- Tag name:
- Class name:
- Tag and class name:
- ID :
- Descendants :
- Direct parent-child relationship :
div.cw > div.result
- Direct Children:
li.zcm__item > a
- Multiple Selectors:
ol > li, ul > li
The ability to pick components based on their characteristics is another useful feature of CSS Selector syntax.
- Attribute existence:
- Tag with attribute:
- Tag with attribute equality:
a[data-zci-link = 'images']
- Tag with attribute contains:
We can do even more advanced conditions with pseudo-classes.
- Logical not pseudoclass:
- Nth child pseudoclass:
We can easily use similar CSS Selectors to get all these different kinds of elements together via chaining.
- Locate by the link itself
- Locate by the title
div.footer_cards a[data-id='traffic'] .footer__card__title
- Locate by the icon
div.footer_cards a[data-id='traffic'] .footer__card__icon
- Locate by the text
div.footer_cards a[data-id='traffic'] .footer__text
- Locate by direct parent-child arrow ‘>’
div.footer_cards a[data-id='tips'] > .footer_card_icon
However, it’s better to keep things simple but understandable and distinct.
As you begin writing your own CSS Selectors, keep this in mind. CSS selectors are excellent for locating web elements. The elements they select can be even more particular than IDs and class names. Because they use CSS syntax, most web developers are already familiar with them. When writing CSS Selectors, always remember to test them.
CSS Selectors aren’t all-powerful, either. They are unable to identify any element on the page in a unique way. CSS Selectors can’t always pick elements based on their text context, and they can’t always pick elements based on their index.
That’s where Xpaths come in to play.
Basic Xpaths Rules
- Locate by Path from Root
- Locate by Tag
- Locate direct children
- Locate by any element
- Locate by any descendent
- Locate by Attribute value equality
XPaths can also have logical AND and OR operations for those conditional phrases.
- Locate by Attribute Condition AND
//img[@width<20][@height<20] //img[@width<20 and @height<20]
- Locate by Attribute Condition OR
//input[@name='q' or @id='search_form_input']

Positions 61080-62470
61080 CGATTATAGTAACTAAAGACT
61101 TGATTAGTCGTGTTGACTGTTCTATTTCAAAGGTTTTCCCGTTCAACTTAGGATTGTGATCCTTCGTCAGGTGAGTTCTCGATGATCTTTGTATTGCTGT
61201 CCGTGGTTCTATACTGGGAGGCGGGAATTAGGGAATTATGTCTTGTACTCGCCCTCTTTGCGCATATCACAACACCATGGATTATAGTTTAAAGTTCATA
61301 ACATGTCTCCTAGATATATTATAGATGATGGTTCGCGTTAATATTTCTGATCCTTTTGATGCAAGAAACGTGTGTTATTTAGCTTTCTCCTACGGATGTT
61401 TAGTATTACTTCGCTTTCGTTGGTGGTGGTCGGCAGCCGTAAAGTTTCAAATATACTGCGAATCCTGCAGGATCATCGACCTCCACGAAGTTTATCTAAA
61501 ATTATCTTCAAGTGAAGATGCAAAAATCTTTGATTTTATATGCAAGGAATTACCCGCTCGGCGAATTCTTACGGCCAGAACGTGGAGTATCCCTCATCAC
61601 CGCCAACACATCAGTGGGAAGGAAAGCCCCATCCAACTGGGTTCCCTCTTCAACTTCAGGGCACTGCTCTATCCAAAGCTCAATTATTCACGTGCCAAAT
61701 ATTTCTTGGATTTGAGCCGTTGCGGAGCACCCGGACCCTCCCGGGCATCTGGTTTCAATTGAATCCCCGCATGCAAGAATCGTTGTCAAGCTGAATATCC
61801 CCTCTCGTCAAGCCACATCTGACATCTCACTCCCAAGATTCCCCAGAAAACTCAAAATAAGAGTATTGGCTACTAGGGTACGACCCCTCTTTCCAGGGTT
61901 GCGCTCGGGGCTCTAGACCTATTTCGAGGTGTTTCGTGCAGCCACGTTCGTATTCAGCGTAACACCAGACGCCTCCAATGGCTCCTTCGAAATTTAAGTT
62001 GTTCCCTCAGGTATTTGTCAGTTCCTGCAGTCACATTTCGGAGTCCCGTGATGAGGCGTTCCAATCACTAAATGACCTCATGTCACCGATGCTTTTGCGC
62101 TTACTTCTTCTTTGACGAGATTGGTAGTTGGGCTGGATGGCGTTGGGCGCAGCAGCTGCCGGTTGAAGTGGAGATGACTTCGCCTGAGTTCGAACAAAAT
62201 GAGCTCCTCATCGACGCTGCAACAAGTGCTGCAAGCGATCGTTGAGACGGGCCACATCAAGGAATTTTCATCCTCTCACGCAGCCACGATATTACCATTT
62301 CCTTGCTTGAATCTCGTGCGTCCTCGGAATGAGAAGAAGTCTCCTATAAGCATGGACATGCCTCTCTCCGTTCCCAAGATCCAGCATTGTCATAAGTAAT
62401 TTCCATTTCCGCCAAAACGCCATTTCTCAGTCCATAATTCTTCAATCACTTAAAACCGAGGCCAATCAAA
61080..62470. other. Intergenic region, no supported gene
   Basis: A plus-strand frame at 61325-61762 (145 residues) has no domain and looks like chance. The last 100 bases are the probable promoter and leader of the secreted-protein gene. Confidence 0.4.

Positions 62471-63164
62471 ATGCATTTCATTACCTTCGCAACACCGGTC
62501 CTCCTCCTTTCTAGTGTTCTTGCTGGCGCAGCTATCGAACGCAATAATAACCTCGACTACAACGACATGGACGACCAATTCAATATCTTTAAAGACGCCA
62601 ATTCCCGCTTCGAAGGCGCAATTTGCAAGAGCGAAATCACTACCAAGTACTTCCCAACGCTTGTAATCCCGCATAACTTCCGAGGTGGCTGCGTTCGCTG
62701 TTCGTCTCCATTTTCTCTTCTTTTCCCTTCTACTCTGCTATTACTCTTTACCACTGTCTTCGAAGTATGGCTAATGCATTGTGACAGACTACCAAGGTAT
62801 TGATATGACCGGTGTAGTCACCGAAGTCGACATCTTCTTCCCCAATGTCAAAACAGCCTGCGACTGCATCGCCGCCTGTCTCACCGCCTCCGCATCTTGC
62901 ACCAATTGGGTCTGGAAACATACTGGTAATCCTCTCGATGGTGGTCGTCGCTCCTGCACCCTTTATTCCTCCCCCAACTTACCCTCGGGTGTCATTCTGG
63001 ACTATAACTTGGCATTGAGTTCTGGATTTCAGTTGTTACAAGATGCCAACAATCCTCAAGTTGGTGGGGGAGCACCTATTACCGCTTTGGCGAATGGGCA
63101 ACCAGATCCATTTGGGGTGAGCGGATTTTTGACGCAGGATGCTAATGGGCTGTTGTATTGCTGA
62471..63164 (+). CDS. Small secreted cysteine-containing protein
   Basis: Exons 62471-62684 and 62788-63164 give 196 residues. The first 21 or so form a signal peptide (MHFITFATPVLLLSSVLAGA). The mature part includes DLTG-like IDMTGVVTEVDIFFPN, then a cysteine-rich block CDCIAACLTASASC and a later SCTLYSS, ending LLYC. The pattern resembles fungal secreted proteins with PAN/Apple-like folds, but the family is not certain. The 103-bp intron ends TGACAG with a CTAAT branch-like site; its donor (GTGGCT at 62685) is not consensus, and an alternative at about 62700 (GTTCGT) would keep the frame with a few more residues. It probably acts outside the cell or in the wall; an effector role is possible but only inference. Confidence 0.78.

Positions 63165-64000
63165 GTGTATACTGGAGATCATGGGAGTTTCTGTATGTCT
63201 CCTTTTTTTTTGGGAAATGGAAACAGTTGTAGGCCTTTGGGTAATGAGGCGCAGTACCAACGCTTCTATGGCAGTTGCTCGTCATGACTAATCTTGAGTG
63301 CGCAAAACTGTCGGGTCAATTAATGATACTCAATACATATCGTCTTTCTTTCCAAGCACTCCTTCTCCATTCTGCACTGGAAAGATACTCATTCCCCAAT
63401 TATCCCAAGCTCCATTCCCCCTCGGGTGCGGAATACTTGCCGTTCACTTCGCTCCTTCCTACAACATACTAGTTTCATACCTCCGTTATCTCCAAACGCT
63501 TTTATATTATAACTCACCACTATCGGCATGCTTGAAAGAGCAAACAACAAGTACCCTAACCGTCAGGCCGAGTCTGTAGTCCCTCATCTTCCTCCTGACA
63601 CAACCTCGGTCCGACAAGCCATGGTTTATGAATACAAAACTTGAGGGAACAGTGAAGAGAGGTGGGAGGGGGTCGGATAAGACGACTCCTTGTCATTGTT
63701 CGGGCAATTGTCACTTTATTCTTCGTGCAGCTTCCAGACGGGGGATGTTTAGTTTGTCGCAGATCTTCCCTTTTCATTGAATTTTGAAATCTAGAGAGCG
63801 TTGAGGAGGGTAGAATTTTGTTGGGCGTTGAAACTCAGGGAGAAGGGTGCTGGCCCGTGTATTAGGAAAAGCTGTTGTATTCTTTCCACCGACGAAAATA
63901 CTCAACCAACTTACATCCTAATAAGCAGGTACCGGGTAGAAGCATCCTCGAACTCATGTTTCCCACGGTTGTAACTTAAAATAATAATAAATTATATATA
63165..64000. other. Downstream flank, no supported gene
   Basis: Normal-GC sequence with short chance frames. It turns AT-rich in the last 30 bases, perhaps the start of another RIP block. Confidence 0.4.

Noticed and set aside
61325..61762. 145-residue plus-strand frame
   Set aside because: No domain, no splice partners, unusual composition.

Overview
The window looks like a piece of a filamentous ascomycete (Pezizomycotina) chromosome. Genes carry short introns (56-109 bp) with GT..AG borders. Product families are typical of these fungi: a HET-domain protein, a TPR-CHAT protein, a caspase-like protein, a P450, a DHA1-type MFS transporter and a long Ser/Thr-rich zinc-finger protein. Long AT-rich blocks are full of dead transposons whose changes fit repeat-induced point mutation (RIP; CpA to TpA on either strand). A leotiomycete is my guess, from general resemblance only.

Another very powerful part of the XPath Syntax is its set of functions which really help to make better attribute conditions.
- Locate by Contains Function
//div[contains(@class = 'result__snippet')]
- Locate by Starts with Function
- Locate by Logical not Function
- Locate by the combination of not starts with
There are many more XPath functions available and never stop looking for them online.
When an element lacks any distinguishing characteristics, the only method to identify it is via its text content. Text can also be used as a filter in some cases.
- Multiple contains conditions :
//div[contains(@class, 'result__snippet')][not(contains(., 'bamboo'))]
- By index:
- Multiple tag combination :
- Axes for relationships (preceding) :
- Axes for relationships (following) :
There are a few other types of locators worth learning and then we can stack them to see which ones are best.
- Link Text
- PartialLink text
Now that we know all the different types of web element locators, it’s time to answer the million-dollar question — which one is the best one to use?
When we write locators for test automation, we should be keen to use the simplest locator possible to uniquely identify the desired element or elements.
Order of preference:
- Input name
- Class Name
- CSS Selector
- XPath without text or indexing
- Link Text or Partial Link text
- XPath with text and/or indexing
Hope it was a good read. See you soon :)